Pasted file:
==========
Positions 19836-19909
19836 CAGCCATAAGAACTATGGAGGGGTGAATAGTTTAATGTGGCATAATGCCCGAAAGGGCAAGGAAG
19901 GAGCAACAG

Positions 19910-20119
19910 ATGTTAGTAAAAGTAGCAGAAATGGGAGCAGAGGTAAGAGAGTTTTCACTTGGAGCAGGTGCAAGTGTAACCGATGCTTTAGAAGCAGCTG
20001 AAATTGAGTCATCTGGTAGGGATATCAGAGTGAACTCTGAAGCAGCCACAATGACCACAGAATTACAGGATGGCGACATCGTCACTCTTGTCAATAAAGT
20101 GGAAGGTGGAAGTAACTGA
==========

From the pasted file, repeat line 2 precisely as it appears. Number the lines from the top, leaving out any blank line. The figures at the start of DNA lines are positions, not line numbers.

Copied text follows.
19836 CAGCCATAAGAACTATGGAGGGGTGAATAGTTTAATGTGGCATAATGCCCGAAAGGGCAAGGAAG